The fact is, Henry has a remarkable remarkable story. I tell stories. So I will tell another one, just bigger than I usually see bumbling along in my normal life. Instead of describing what I see, what I think, I will be describing Henry. I will be describing what he saw, what he thinks. First person, third person. That's all. I received some very good advice from a reporter, so good I printed it out. Henry's speaking is assisted, and so formulating answers takes a while, so I'm working on a list of questions, which he will answer via e-mail. He's a very good writer himself, which also makes my job a lot, lot easier. I will have to take pictures which will be a challenge for me (BB ~ I neeeeeeeeeeed you sistah!) but I will figure a way.

Like 'The Little Engine That Could', I have gone from abject terror to breaking it down into steps. 'I think I can, I think I can, I think I can...' What provides the steam for my little engine in this case is my steadfast conviction that this is a story which deserves its telling.

I guess the story from Tractor Supply is this: I was waiting on a couple. The woman looked like someone I knew, but I was confused. It couldn't be her, because she was not with the man that she should have been with. I thought to myself, "Well, Patty must have a sister..." These are friends of Tim's, from when he was a kid, and I didn't know them all that well myself, so I wasn't surprised about the case of mistaken identity. But then the man she was with asked about Tim, and I stopped to gape. It WAS Patty, and she WAS with the man she should have been with. Doug's lost so much weight that I did not even recognize him. "Is it rude to ask how much you've lost?" I asked, and he grinned. "I've lost more than 145 pounds." "Gees, Doug. You look like a whole 'nuther person." To which he responded, "Or maybe just half of another person." Wow. Just wow. They both laughed at my shock, and we had a good little visit, rushed as it was.

Friday, September 10, 2010

Friday Weigh In, Thoughts about Nothing

I'm still losing weight. Not a full pound this week, but the scales are still headed the right way. It's been cold and rainy and so I had to pull out warmer shirts from the back of the closet, things that I hadn't looked at since last winter. It was nice to find myself putting on a shirt that I couldn't wear last winter.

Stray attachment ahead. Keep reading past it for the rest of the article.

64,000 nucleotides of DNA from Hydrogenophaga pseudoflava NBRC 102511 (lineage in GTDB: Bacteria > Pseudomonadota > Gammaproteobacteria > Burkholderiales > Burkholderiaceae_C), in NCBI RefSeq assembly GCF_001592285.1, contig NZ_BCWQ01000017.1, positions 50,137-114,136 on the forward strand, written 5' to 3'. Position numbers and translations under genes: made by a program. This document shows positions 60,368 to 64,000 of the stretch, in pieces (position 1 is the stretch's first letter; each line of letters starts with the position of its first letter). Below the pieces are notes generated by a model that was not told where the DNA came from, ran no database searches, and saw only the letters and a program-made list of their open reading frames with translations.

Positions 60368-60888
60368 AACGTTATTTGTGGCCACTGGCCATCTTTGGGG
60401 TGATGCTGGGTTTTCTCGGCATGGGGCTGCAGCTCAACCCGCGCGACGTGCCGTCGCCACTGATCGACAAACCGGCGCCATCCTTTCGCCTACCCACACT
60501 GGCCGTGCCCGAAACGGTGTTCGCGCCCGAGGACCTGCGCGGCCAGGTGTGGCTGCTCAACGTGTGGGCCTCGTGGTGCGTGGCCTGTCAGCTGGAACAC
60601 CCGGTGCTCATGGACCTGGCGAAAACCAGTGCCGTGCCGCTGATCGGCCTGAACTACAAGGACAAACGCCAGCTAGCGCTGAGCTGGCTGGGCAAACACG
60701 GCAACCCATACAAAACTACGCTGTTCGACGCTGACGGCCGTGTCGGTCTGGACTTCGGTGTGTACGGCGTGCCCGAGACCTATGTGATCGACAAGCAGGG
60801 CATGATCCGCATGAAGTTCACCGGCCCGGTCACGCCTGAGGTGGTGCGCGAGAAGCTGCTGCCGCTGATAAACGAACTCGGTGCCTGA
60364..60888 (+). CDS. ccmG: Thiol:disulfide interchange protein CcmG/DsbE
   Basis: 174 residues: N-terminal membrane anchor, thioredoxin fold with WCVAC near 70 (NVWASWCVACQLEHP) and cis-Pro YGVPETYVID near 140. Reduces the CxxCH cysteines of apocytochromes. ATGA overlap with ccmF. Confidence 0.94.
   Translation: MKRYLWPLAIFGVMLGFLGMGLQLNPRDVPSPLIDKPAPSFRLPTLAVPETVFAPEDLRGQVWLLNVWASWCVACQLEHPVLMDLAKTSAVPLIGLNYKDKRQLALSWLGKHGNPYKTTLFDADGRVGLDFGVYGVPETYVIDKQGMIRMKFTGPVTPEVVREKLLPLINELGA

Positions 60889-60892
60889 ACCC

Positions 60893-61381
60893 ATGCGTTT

I am tired. Just beat. It might be because with the cold and damp came the aching bones. With a vengeance. Don't know. I talked to a friend who was complaining about the same thing. She's my age, doesn't take tamoxifen. Does this simply happen as you get older? Have I been blaming the tamoxifen for something that simply and coincidently began at the same time? That was an interesting thought.

I think that I'm starting to get with the program for school. A lot of writing though, and I'll be working to put together a power point, and...well... gees. If I start thinking too far ahead, I just make myself nervous. Takes a deep breath. Well. That's what I'm up to today.

Mrs. Spit has a column plagiarized. I went over to Mommy Outnumbered to compare the two columns. Word for word, except that Mrs. Spit's was dated first. Turns out that all of 'Mommy's' blog posts were swiped from other blogs. Now why would a person do that? What was she looking for? Attention? Pity? When you read her profile, well, she sounds a little freaky, talking about when she gets an overwhelming urge to be around blood, she goes to play in the ER. (She claims to be an ER nurse). Bizarre attitude. I find myself hoping that she's NOT an ER nurse. Can you imagine being cared for by a nurse who's watching everything with a sick fascination, having the time of her life? Ew. Maybe she's just a compulsive liar. Terribly lonely. A longing to be someone. Is Katie Pearson even a real person? We don't know. Her blog will be taken down and we'll probably never know the rest of that story. I guess that I'm nosy.